Pavel Durov, the founder of Telegram app that gained popularity recently after WhatsApp pushed a contentious policy update, has slammed Apple's relationship with China. He accused the Cupertino company of providing “complete control” to the Chinese Communist Party (CPC) over the data of its citizens who use iPhone handsets. He stated that Apple's “business model” was based on “selling overpriced, obsolete hardware to customers locked in their ecosystem.” Durov also added that using an iPhone made “you a digital slave of Apple” as the company allowed users to download apps only from its App Store.
Durov even slammed Apple hardware, saying that whenever he had to use an iPhone to test the Telegram app on iOS, "I feel like I'm thrown back into the Middle Ages.” The iPhone's 60Hz displays can't compete with the 120Hz displays of modern Android phones, he added.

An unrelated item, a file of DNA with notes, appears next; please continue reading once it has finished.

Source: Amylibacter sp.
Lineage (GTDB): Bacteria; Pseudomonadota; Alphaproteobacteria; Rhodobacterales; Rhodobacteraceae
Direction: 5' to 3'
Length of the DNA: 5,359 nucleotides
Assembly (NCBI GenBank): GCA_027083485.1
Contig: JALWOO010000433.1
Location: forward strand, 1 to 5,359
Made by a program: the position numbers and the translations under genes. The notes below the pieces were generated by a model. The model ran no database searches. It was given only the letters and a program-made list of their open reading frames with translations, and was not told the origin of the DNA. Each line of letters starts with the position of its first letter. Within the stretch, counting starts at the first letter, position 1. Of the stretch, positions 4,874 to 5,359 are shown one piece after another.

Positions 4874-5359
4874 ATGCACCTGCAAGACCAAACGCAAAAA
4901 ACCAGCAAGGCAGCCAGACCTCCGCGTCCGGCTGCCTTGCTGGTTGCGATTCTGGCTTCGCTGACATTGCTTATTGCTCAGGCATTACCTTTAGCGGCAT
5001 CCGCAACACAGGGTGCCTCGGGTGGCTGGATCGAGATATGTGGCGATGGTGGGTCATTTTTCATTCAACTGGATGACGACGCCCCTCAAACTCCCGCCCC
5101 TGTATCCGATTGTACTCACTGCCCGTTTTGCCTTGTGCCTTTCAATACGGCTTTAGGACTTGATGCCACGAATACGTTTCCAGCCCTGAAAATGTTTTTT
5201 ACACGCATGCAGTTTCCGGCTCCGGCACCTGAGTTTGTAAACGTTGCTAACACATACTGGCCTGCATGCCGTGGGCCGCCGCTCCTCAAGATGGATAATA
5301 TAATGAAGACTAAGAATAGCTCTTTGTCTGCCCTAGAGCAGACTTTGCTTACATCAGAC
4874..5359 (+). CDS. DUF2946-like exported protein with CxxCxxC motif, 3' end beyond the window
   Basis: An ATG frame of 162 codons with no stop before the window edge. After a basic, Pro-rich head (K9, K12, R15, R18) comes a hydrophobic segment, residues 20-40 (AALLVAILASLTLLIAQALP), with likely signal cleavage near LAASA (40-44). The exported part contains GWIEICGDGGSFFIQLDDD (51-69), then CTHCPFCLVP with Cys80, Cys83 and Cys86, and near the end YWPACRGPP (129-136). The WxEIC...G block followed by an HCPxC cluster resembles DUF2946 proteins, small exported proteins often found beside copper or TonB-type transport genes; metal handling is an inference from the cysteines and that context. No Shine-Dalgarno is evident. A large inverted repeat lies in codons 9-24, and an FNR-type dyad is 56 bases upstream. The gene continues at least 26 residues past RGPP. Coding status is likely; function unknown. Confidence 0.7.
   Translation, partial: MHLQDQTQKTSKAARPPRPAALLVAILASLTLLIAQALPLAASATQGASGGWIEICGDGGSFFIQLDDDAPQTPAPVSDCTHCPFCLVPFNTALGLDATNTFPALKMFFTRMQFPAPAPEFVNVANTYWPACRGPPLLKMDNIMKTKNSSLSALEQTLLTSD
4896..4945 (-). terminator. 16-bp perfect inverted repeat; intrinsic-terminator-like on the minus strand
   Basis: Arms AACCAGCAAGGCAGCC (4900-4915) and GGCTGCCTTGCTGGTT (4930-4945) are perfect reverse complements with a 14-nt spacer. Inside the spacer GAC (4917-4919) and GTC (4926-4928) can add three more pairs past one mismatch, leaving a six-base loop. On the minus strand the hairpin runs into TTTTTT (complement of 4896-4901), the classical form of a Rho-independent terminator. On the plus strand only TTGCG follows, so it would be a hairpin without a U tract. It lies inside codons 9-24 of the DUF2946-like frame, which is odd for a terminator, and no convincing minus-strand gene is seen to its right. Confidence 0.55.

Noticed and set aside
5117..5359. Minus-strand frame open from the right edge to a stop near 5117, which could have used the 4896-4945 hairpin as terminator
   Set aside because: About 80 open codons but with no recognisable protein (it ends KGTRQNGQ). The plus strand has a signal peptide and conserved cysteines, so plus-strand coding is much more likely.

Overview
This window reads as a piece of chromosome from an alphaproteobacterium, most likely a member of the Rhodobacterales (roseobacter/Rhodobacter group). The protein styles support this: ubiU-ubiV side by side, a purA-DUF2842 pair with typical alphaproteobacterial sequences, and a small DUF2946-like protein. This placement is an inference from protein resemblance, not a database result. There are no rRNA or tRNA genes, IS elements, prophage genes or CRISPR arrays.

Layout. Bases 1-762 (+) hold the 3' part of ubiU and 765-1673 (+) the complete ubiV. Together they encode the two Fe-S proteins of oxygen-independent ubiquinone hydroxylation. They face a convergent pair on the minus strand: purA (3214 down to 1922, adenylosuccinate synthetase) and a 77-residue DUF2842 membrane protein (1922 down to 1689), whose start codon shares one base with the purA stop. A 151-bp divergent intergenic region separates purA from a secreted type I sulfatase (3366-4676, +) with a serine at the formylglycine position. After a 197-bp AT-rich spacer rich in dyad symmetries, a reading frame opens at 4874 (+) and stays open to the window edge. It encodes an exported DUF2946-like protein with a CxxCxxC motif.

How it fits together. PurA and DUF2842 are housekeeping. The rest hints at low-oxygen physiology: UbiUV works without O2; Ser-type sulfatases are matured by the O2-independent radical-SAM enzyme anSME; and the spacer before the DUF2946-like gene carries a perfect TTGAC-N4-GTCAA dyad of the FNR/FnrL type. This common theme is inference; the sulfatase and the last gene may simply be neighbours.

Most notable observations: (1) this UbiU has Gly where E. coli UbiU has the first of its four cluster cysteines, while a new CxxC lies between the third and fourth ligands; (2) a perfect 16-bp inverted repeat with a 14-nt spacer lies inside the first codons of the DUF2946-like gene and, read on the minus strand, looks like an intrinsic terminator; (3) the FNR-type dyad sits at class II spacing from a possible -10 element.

The Russian-born entrepreneur cited an investigative report by the New York Times while making the comments on his public Telegram channel.
Apple and Telegram's love-hate relationship go a long way back and Durov's public rant this is not his first against the American giant. In a post on July 28 last year, he outlined “7 reasons” why every iPhone user should be worried about the App Store's 30 percent tax for some app developers. Later, Apple reduced the tax to 15 percent.
A day after Durov's post, Telegram filed a formal antitrust complaint to the EU, saying Apple must allow users the opportunity to download software outside of the App Store.
In 2018, Apple removed the Telegram app from App Store over concerns surrounding the distribution of child pornography on the platform.
Although WhatsApp stepped back and scrapped its last May 15 deadline, the public outrage against it helped Telegram and another rival Signal gain support base among mobile phone users.